“They further discover that climate change may be larger than assumed when considering only the raw climate model projections, to the tune of half a degree Celsius of extra warming when comparing 2100 to today, assuming that the deep cuts in greenhouse gas emissions required to avoid dangerous climate change are not achieved.

“The analysis focuses on global average temperature projections and does not account for all the unknowns yet highlights the importance of combining simulations with observations of Earth’s energy balance, critical in determining the driving force for and climate response to rising greenhouse gas concentrations.

“These results add more evidence that model simulations with more realistic representation of today’s climate predict the greatest warming over the coming decades in response to atmospheric pollution from human activities.”

 

Prof. Piers Forster, Professor of Climate Change at the University of Leeds, said:

“We’ve known for a while that climate simulations with the best clouds generally predict more future warming than the rest. This new study puts the earlier finding on a much firmer statistical footing, suggesting the future temperature change will be 15% greater than our current best estimate would suggest.

“We need to be careful though, this is only one line of evidence. Other lines of evidence based on the historically observed warming suggest the simulations with slightly cooler projections may fit best. We need to consider all the lines of evidence before we jump to conclusions.”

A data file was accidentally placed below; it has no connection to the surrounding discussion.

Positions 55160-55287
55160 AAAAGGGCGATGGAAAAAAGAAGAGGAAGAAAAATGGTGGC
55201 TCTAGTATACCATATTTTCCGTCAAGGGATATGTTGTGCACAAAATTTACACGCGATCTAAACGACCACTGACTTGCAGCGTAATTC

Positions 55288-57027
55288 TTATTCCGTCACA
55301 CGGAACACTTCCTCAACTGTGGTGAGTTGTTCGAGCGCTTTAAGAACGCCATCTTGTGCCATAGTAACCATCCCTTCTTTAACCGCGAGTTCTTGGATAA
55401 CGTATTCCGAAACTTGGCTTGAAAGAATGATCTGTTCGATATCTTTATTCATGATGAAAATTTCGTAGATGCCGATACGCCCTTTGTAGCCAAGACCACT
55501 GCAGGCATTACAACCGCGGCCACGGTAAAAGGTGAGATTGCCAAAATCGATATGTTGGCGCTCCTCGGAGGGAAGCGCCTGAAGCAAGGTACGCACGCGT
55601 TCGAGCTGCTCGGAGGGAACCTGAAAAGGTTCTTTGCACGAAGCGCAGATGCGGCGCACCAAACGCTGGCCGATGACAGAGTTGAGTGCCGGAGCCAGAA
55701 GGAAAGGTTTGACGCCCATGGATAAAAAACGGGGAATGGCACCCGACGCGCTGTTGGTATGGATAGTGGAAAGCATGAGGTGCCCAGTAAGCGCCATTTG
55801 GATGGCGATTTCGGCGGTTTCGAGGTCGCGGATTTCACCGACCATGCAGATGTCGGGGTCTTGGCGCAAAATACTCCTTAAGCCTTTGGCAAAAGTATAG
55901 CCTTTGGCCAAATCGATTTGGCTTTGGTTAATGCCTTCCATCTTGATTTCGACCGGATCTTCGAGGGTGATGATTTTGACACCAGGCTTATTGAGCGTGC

Prof. Dave Reay, Chair in Carbon Management at the University of Edinburgh, said:

“As each year passes, our climate future in the 21st century becomes clearer. This update of projections using observed data helps to reduce uncertainty and to inform climate models. However the biggest unknown in all this is just how fast and far-reaching our efforts to tackle climate change will be. The Paris Climate Agreement, and aggressive mitigation by communities, cities and states around the world, can ensure the catastrophic warming pathways in climate models forever remain theoretical.”

 

* ‘Greater future global warming inferred from Earth’s recent energy budget’ by Patrick Brown & Ken Caldeira published in Nature on Wednesday 6 December 2017.

 

Declared interests

None received.